This website has been pretty upfront about the fact that our entire staff is comprised of out-of-towners and transplants. We are a hodgepodge crew whose love of music and infatuation with Austin has led us to this site. In our rush to cover the incredible culture of Austin, we often forget the fact that we are very new. I myself have only been here a few months and it’s my brief stint as an Austinite that makes the film Echotone feel very complicated. At its core, this film questions how the Austin music scene can survive under the weight of the city’s expansion. As a music writer, and an outsider, how do I fit into this?
The title of Echotone is actually a play on the term “Ecotone.” An ecotone is the area of land separating two ecosystems; it is neither one ecosystem nor the other but rather a place of tension between the two. The films uses this analogy to describe the current tension between Austin’s music scene and our growing city’s new urban developments. For example, the apartments next to The Mohawk are new but the tenants often call noise complaints on the Red River venues next door. It’s this tension that dominates much of the film, because the ecosystems are not blending well.
The other main focus of the film is just how awesome Austin music is. Black Joe Lewis, The Black Angels, Sound Team, Ghostland Obervatory and The White White Lights are just a few of the bands they cover. High quality performances pepper the film, giving it the energy and intensity of a concert documentary. The cinematography is incredible, jumping from intimate clips of musicians on stage to breathtaking views atop high rise condos with ease and grace. The soundtrack is an amazing catalogue of some of Austin’s best bands of the past five years. The musicians themselves are often funny and poignant, articulate and passionate about their craft and its future. The film ends on a bit of a question mark, never fully exploring many of the questions it brings up. I would have loved if it went on another 20 minutes, if only to give it the room to flesh out these complicated and pressing issues.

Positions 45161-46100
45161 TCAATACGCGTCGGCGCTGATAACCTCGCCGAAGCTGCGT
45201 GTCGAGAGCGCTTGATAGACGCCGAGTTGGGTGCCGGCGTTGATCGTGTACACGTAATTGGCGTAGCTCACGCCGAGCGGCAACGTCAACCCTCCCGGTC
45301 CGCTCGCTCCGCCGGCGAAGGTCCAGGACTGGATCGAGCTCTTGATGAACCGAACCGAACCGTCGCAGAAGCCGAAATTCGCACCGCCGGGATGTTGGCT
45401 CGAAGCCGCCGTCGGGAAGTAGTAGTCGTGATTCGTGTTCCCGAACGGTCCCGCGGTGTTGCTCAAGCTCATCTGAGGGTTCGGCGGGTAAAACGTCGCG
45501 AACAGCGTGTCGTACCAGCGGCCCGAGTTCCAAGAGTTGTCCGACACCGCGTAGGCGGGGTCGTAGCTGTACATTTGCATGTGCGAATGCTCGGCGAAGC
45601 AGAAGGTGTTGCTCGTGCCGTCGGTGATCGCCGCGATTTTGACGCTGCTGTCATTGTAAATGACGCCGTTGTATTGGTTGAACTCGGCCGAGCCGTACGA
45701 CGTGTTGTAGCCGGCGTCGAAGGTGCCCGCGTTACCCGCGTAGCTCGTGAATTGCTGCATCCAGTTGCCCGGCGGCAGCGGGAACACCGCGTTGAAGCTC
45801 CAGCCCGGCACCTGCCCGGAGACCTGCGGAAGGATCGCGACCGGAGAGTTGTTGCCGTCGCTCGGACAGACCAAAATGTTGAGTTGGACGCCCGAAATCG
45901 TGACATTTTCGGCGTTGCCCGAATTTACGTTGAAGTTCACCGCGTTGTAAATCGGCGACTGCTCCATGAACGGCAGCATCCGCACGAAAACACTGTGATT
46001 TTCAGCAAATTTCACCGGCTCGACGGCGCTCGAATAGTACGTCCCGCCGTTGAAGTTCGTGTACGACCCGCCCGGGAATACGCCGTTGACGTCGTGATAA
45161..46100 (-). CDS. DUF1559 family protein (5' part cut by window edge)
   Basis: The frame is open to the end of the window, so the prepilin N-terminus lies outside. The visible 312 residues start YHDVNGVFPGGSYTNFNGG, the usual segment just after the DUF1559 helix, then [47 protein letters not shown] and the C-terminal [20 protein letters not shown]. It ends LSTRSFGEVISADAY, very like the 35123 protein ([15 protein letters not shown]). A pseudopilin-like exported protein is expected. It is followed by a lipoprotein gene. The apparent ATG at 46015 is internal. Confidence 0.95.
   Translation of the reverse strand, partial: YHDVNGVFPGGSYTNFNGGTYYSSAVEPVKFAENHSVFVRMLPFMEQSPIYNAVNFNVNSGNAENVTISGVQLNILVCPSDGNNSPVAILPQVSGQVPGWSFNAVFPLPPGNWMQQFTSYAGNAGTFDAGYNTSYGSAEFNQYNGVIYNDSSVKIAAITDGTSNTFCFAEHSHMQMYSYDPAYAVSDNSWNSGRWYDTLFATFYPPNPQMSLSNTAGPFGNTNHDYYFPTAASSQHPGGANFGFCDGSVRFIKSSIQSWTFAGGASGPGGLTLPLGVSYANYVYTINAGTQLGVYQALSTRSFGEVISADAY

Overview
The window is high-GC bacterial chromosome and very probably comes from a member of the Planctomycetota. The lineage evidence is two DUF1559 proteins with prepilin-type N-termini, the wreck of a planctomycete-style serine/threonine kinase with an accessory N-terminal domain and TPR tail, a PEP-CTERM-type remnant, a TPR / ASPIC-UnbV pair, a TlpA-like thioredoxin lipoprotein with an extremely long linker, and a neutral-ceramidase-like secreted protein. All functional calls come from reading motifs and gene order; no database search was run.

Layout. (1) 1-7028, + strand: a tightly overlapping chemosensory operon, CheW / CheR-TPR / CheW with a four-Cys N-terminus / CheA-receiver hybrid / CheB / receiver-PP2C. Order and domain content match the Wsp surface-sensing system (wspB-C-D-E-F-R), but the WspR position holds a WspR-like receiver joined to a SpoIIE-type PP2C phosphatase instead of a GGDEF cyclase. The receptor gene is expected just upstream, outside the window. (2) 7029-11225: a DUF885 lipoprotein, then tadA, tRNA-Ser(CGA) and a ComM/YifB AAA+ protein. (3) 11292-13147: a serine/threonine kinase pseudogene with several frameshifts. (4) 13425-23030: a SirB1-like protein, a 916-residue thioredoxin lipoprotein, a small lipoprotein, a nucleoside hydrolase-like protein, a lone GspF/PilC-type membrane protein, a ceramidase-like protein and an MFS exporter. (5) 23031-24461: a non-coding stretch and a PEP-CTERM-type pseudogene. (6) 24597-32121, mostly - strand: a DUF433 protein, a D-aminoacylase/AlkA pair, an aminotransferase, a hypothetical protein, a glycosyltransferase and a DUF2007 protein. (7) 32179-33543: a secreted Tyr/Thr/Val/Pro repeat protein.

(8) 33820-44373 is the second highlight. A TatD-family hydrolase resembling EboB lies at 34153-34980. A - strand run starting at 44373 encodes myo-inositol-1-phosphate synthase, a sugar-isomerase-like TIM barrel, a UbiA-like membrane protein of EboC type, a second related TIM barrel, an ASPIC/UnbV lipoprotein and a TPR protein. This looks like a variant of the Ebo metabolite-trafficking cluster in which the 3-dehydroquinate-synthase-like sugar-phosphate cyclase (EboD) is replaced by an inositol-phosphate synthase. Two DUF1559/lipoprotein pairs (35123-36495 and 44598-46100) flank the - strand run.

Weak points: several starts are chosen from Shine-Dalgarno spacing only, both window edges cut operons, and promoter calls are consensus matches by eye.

So where do I fit? I see my role as a new member of a growing community. I may not have been lucky enough to have been born here, but life is about playing the cards your dealt. Is it my fault that commercial expansion is making it harder and harder to eke out a living as a musician? Not directly, obviously. However it is my responsibility as someone who benefits from Austin’s amazing culture to help protect that culture. All of us who enjoy the live music capital of the world need to be willing to fight for those that give us such a wonderful and rich city. It is culture that is clashing with inevitable commercial interests and it is up to us to make sure the Austin we know – or are getting to know – and love doesn’t get swallowed up in the process.Black Joe Lewis and the Honeybears - Livin' In The Jungle